my owner created mortgages - Posted by bill

Posted by mike on November 30, 2000 at 22:23:07:

I would go to a note buyer website and see what their criteria is first so you will have an idea how to structure the note and what the criterias are on which they will accept, seasoning, creidt scores etc play big on how much of a bite they will take out of the note.
basic premise here it seems is 'sell the note before you create it"

my owner created mortgages - Posted by bill

Posted by bill on November 30, 2000 at 20:59:38:

I have a number of rehabbed properties that I would like to sell. I had considered offering owner financing and then selling that note at closing…are there many buyers out there? Obviously, I would want to work with such a note buyer from the start to ensure that the note and the new homeowners met their requirements to ensure I got the best price for my note…any suggestions?


Re: my owner created mortgages - Posted by David Butler

Posted by David Butler on December 01, 2000 at 15:11:33:

Hello Bill,

JohnBoy is right… owner financing is just one more tool in your dealmaking kit, and it should only be used when it BEST meets the NEEDS and objectives of the parties, as opposed to alternative financing structures.

Seller carryback financing tends to run in the inverse of the economic cycles affecting institutional lending markets - during “easy money” cycles, such as those we have been through these past six years, private paper originations tend to contract. This was particularly so with the emergence of the high LTV subprime markets that exploded during this last “easy money” cycle. However, the recent hemmorraging in the subprime markets has helped to set the stage for an increasingly “tight money” cycle to begin developing again.

During “tight money” cycles, private paper tends to have a strong resurgence… an event that looks like it has already begun to reemerge. And I will have to disagree with JohnBoy on one minor point… even during this past “easy money” cycle, there have been numerous instances where alternative financing options did not meet the NEEDS of the deal participants, either in the subprime, or the conventional lending markets. This is particularly so when either the buyer, the seller, or both, are investors… which brings a whole other layer of financing strategies to the bargaining table.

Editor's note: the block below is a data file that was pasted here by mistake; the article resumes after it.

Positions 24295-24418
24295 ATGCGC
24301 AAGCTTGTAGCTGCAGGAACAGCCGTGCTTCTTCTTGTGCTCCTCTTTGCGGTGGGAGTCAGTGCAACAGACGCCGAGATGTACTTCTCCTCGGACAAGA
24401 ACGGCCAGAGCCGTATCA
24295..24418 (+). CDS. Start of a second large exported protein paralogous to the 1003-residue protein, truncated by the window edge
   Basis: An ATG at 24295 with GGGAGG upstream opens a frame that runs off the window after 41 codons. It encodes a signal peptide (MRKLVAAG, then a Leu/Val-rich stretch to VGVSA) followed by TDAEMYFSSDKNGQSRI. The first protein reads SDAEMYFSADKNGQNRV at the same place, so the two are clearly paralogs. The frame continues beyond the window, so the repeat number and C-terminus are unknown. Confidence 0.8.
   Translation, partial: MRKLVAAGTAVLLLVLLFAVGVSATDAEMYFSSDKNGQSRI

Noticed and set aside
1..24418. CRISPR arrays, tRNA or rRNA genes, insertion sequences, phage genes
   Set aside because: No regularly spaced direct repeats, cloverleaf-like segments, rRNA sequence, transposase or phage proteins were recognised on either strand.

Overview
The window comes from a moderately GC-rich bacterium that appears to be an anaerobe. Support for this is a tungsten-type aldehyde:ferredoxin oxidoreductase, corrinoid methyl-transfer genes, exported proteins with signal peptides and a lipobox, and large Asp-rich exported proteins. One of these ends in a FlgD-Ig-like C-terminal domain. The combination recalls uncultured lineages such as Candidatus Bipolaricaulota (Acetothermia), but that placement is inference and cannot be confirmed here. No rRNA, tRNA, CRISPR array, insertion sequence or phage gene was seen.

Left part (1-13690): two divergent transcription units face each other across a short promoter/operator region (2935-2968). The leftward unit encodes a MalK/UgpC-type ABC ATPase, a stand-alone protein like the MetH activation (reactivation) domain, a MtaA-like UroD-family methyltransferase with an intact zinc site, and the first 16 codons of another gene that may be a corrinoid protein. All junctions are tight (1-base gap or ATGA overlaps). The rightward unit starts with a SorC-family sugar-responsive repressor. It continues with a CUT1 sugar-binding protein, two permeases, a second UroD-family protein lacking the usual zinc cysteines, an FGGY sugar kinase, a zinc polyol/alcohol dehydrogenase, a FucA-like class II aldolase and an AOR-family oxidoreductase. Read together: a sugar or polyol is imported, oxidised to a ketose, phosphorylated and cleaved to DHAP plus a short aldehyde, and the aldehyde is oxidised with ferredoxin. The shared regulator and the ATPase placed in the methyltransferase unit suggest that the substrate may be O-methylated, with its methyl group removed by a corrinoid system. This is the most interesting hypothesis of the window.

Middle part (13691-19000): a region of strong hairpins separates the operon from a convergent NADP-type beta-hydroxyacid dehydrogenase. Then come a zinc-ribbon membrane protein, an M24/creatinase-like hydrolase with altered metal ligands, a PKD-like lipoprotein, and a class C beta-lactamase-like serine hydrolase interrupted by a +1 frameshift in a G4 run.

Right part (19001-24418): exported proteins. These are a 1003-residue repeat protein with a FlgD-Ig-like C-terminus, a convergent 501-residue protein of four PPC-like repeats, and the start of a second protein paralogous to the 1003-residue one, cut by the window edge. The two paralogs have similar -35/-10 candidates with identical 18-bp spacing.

Certainly, owner financing should be looked at in every transaction… but only on its merits in facilitating that transaction. You may find it helpful to have a look at several recent posts I made in the Cash Flow Forum, at:

Buying 2nds

and, more particularly,

Creating Notes for Max Resale

This last one will provide you with the link to a very important FREE report directly related to your objectives, with regard to NOTE GRADING/PRICING GUIDELINES.

Hope this helps, and best wishes for your success!

David P. Butler

Re: my owner created mortgages - Posted by JohnBoy

Posted by JohnBoy on December 01, 2000 at 08:17:25:

Why take a discount on a note when you don’t need too???

If you can find a note buyer that will buy the note, then trust me, you can just as easily, and more likely, easier, find a bank to finance them just as well and have a lot less hoops to jump through!

To get a decent price for your note they will require the SAME criteria as a lender would if not more.

The time to consider selling a note is when you have a deal that you carried the financing on and later you decided you needed to get the cash out of the deal. You are unable to get your buyer to refinance to cash you out, they have to much time left to go on paying on your note, so you sell it instead to get your cash now! Other than that, WHY create a note to sell at closing just to have to discount it when you don’t have too?

Work with a good mortgage broker that has programs to get your buyers financed. If the buyer can’t get financed through a lender with all the programs available today, then you would have a very hard time finding a note buyer as well. The only exception may be taking a BIG discount on your note.

Also, most note buyers want a 80% - 85% LTV first. You can probably find lenders to beat that by getting your buyer 90% - 95% LTV with you only having to carry back a second for 5% - 10% vs. 15% - 20%. More cash in your pocket at closing and NO discount to take on your note!